Get Noticed 2017 Tools

CodeTip #6 – Moving already commited changes to new branch using GIT

Imagine the following situation: your job was to add some functionality to the application. You’ve worked on this for last couple days doing N commits. When the job is over you want to push your changes to the origin but soon after you spot that for the whole time you’ve worked on master/develop branch instead of the feature branch. Sounds familiar to you? Don’t worry, you can still move your changes!

 

The example

Let’s say that we started a new project. We’ve already committed three commits directly from the master branch. The diagram below presents that:

 

 

The solution

Now, let’s say that commit 2 and 3 are supposed to be on some feature branch. In order to do that, we need to divide the whole process into three steps. The first is to undo these two commits and put all modified files to the set of untracked files. You can achieve that using the following command:

git reset HEAD~2

Of course, the number after HEAD word depends on a number of commits to undo. The diagram presents the result of the above command:

 

 

Here’s the step two. All the changes have to be moved to the new branch. First, we need to mark them as tracked using the following command:

git add -A

 

 

Having this done, we move the files using:

git checkout -b <name_of_the_new_branch>

 

 

The last step is to commit our changes:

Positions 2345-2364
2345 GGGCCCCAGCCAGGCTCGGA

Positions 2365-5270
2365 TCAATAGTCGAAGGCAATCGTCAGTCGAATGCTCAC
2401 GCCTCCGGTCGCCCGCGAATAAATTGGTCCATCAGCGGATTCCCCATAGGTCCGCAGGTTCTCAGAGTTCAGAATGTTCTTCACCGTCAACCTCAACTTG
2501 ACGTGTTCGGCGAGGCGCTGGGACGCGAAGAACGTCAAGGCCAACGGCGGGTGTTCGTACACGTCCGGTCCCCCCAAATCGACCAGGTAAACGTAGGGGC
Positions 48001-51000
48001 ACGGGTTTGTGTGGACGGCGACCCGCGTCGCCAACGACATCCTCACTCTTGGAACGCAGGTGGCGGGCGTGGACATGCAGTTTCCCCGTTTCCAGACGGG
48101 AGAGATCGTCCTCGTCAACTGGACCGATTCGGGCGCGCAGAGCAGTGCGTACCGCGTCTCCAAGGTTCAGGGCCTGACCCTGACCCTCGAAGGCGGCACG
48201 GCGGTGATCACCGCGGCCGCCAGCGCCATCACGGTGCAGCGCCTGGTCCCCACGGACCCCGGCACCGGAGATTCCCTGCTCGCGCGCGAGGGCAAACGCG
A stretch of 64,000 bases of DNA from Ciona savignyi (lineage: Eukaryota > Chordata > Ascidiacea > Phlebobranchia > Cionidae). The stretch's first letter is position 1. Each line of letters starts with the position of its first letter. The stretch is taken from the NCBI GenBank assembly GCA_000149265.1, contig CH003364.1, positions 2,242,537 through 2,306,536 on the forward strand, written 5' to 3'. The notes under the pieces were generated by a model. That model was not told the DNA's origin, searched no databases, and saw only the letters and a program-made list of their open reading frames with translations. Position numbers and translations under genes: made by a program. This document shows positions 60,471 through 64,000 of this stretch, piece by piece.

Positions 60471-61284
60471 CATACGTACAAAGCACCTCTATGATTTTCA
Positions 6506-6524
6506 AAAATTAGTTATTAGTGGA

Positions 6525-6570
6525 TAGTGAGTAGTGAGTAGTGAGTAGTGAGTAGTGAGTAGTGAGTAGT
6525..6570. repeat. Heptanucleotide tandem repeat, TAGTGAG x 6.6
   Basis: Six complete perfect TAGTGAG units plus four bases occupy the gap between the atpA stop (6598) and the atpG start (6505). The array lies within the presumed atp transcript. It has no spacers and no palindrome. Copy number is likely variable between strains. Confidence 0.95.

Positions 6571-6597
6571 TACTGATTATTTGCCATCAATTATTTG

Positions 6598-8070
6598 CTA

git commit -m „my functionality”

 

 

Now, you have all your changes on a separate branch, so you can push them to pass the code review (because you do it, right?). Hope, this will help you 😉

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  • I think that you could also maintain the previous commit structure, without merging all the changes to one.

    1. Create new branch
    2. move to it and use git cherry-pick to bring deltas of those commits
    3. move to master reset head and reset code

    • I guess you’re right. Honestly I forgot about cherry-pick which would be handy in the discussed example 😉 Thanks a lot!

      • Git is ‚enourmous’, there are many different functions and approaches 🙂

  • tmr

    One more way, no cherry-picks, feature commits’ history remains:
    Given the initial state (being on master, three commits done).
    1. Checkout new branch, it’ll contain the full story: git checkout -b „feature”
    2. Go back to master: git checkout –
    3. Get back to the „branching point” state: git reset –hard HEAD~2 & git clean -fdx

    Result (gitk –all): https://uploads.disquscdn.com/images/35a8d8ca4c12c1c1d368f0dee449fc85d5fceed5b827a203ee257ec4edcdb758.png

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